The romance film of the decade may have been inspired by two strangers who met while waiting in line for more than 12 hours to pay their respects to the Queen.
Jack and Zoe, two mourners waiting in line to see Queen Elizabeth II at Westminster Hall on Saturday (17 September), were interviewed by Channel 4 News.
The two people seemed to hit it off while waiting in line together. They claimed to have been waiting in the public queue since 10:30 p.m. on Friday night.
They got along so well that on Monday they planned to watch the Queen’s funeral together (19 September).
“We’ve been with each other throughout the whole thing,” Jack told newscaster Minnie Stephenson. It turns out that we have a lot in common.
When asked if they would keep in touch, Zoe added, “Yeah, 100 per cent.”
Jack continued, “We’re going to the funeral on Monday together.”
When Zoe was “sharing stories, having laughs, and… good chat” with Jack in the line, the time flew by, she said.
Twitter users were quick to draw parallels between the couple’s meeting and a romantic comedy, with some even joking that the director of such classics as Love Actually and Four Weddings and a Funeral, Richard Curtis, was already on the case.
I think it’s safe to assume that everyone is aware that Richard Curtis has been working on #TheQueue for the past few days… “It could now be ‘based on a true story,'” one person speculated.
A second source stated, “David Beckham will make a cameo appearance in the Richard Curtis romantic comedy The Queue, set to release at the tail end of 2023. I feel the need to forewarn you.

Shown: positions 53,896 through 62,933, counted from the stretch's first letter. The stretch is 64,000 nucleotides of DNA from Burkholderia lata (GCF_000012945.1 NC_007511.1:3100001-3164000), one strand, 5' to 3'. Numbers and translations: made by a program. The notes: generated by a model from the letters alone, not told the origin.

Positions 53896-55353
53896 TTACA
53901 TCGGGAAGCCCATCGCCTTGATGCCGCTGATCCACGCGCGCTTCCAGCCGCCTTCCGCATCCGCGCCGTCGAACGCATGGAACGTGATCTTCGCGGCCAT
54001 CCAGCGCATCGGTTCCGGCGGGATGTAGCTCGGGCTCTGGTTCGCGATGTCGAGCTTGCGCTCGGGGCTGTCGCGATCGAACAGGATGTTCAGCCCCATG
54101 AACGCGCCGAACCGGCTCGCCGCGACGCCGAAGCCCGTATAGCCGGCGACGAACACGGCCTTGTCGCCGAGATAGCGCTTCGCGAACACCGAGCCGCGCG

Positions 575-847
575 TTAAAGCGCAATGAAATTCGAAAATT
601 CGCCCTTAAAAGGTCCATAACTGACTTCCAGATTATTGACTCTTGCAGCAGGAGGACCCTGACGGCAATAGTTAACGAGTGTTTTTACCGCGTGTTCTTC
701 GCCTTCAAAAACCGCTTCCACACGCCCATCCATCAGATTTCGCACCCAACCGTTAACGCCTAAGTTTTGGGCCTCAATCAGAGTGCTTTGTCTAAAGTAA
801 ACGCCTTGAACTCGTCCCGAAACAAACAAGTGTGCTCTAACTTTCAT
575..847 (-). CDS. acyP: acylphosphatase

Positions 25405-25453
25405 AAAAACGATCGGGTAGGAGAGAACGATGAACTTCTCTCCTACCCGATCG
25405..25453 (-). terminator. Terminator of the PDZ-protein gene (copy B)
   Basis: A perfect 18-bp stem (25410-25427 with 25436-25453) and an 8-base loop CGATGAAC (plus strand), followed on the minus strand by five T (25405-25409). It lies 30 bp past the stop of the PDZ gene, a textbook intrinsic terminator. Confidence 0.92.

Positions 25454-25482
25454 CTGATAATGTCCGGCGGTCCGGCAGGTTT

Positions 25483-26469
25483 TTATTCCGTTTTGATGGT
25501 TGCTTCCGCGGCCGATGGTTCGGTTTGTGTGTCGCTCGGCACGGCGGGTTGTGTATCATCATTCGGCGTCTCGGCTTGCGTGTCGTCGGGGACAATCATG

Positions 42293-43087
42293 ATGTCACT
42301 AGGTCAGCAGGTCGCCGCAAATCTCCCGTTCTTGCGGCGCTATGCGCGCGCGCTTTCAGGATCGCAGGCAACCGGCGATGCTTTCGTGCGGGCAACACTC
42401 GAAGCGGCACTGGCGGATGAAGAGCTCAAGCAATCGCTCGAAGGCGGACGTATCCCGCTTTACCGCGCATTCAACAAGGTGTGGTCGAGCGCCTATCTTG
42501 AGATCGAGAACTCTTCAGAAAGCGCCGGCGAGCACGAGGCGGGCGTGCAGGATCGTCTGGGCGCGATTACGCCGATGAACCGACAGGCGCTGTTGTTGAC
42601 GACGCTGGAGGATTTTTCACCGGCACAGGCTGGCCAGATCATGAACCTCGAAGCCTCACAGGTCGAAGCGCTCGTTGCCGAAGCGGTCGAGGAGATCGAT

Puns involving the word “queue,” such as “meet-queue-t” and “queue-pid,” sprang up in response to Jack and Zoe’s encounter.
One commenter said, “I love meeting people like this. They bring a little sunshine into a very dark time.” After being locked up for two years in isolation, having other people around is crucial. What a wonderful way to bond!
One more voiced their hope that love would blossom between strangers waiting in line. If that happens, I hope the best for that couple. “I’m such a hopeless romantic!”
At the time of this writing, the government’s live tracker of the lying-in-state queue estimated that mourners joining it would have to wait 13.5 hours before they reached Westminster Hall.
The queue will close well before Monday morning’s end of the late Queen’s lying-in-state at 6.30am, its organisers have warned, so mourners won’t be able to join it too late and miss the procession into Westminster Hall.
Beginning at 11 a.m., people all over the country will observe a moment of silence before the service begins. At 12:15 a.m., the Queen’s funeral procession will set off from Westminster Abbey and make its way through the streets of London en route to St. George’s Chapel in Windsor.
Find here the most recent information about the aftermath of Queen Elizabeth II’s passing.